Family dynamics and political ire mix it up in "Corktown '57" at the Odyssey Theatre. Playwright John Fazakerley's account of a volatile clan in Philadelphia's Irish quarter owes more than a little to Eugene O'Neill and Sean O'Casey, but it has plenty of emotional and ideological fodder of its own.
It transpires in 1957, set entirely in the grocery store basement (well realized by designer Joel Daavid) of Frank Keating, whose matriculation after emigrating hasn't been necessarily easy. His business is shaky and his home may be demolished, and those aren't the only reasons for the tension between Frank (John Ruby) and wife Janice (Natalie Britton), tension that son Johnny (Jonah Beres) tries not to notice.
Nobody can ignore the revolutionary sympathies of sister Kaitlin (Rebecca Tilney), who funnels money to the Irish Republican Army via bake sales. Marie (Belen Greene), his other sister, is more circumspect, considering that Ciaran (Kevin P. Kearns), her husband, has a history with Kaitlin, who in turn has an implied past with Tim Flynn (Josh Clark).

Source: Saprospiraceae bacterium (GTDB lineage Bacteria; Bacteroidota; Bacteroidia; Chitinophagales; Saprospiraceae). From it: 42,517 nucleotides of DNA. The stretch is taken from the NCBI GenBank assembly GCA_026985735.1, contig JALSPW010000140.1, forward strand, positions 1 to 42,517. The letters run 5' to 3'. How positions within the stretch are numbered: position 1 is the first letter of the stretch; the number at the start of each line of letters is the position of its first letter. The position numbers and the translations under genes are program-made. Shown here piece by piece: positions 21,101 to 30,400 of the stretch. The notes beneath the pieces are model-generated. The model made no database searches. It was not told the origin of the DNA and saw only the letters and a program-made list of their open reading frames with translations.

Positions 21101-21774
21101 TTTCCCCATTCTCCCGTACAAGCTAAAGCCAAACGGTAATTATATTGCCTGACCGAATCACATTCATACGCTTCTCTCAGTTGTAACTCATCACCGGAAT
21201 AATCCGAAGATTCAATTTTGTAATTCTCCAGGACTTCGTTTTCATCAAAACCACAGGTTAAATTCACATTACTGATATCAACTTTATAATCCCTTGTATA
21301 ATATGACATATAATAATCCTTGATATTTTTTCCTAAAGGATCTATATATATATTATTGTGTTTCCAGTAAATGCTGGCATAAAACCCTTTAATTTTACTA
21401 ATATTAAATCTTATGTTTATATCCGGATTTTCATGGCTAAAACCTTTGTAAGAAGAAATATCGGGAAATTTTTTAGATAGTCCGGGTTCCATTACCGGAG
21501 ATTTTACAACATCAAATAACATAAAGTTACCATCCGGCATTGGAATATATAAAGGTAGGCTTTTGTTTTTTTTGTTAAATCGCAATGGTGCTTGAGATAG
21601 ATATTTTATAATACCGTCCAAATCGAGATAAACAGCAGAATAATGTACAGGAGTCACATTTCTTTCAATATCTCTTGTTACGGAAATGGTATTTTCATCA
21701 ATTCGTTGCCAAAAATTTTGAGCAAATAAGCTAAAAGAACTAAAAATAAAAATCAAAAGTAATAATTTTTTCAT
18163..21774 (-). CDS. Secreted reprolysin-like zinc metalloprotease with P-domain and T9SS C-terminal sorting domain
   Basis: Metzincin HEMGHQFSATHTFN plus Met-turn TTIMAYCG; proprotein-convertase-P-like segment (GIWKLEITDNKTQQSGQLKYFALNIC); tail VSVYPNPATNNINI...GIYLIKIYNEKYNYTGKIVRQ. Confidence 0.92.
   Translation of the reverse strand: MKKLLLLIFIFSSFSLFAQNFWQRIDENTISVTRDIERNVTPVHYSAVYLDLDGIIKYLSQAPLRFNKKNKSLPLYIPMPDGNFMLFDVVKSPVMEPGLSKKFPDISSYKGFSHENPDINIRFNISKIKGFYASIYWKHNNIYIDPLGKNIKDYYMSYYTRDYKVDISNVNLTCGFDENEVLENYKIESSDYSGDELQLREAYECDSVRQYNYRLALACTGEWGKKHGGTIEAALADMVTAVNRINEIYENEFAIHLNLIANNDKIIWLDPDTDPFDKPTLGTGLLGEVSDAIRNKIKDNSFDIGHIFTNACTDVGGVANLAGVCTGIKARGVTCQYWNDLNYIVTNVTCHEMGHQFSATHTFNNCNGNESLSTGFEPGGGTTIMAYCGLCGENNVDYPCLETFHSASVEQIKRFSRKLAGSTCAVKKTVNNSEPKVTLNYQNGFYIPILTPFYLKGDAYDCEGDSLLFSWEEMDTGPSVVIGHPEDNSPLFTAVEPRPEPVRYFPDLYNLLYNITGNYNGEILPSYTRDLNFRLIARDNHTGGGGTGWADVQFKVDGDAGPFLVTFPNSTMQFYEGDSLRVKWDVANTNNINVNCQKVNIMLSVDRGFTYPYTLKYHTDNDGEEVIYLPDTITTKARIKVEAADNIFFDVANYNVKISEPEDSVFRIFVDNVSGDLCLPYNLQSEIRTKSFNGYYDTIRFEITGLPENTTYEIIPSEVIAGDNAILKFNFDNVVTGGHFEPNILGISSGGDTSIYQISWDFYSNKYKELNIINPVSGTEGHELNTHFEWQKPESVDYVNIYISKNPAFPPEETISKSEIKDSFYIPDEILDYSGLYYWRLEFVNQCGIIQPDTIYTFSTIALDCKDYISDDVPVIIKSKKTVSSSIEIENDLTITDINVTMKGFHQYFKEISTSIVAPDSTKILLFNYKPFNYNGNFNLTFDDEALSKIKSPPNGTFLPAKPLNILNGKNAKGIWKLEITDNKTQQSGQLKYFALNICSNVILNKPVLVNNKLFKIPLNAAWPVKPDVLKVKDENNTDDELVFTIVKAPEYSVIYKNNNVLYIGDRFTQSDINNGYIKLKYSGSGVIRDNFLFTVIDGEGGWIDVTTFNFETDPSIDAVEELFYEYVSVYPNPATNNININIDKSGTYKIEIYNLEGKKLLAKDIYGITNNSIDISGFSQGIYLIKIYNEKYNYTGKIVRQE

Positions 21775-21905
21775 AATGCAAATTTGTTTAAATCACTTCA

And then, there's Mike (Nick Tate), Frank's father, whose liver cancer diagnosis has moved him into his youngest son's home. There's also the conflict that arises with the return of Frank's older brother John Keating (Andrew Connolly), who remained overseas when the Keatings left years before.
Mike, an IRA loyalist to his sodden core, has never forgiven John for joining the royal paramilitary Black and Tans, infamous for slaughtering freedom fighters.
There's a lot going on here, too much at times, with more subplots and social commentary than there is space to recount. That it doesn't implode is because of Fazakerley's self-evident talent for invective and idiom, and director Wilson Milam's strong staging. The designs are resourceful, including Leigh Allen's invaluable lighting, and the cast is entirely impressive, particularly Connolly's calmly unrepentant prodigal, Tate's explosive patriarch and Tilney's incisive rebel.
"Corktown '57" isn't perfected yet. Several plot threads should be revised or excised, and Frank's role as protagonist is inconclusive in the big picture. Still, it's never boring. It's character-driven and original, a promising new addition to the Irish drama canon.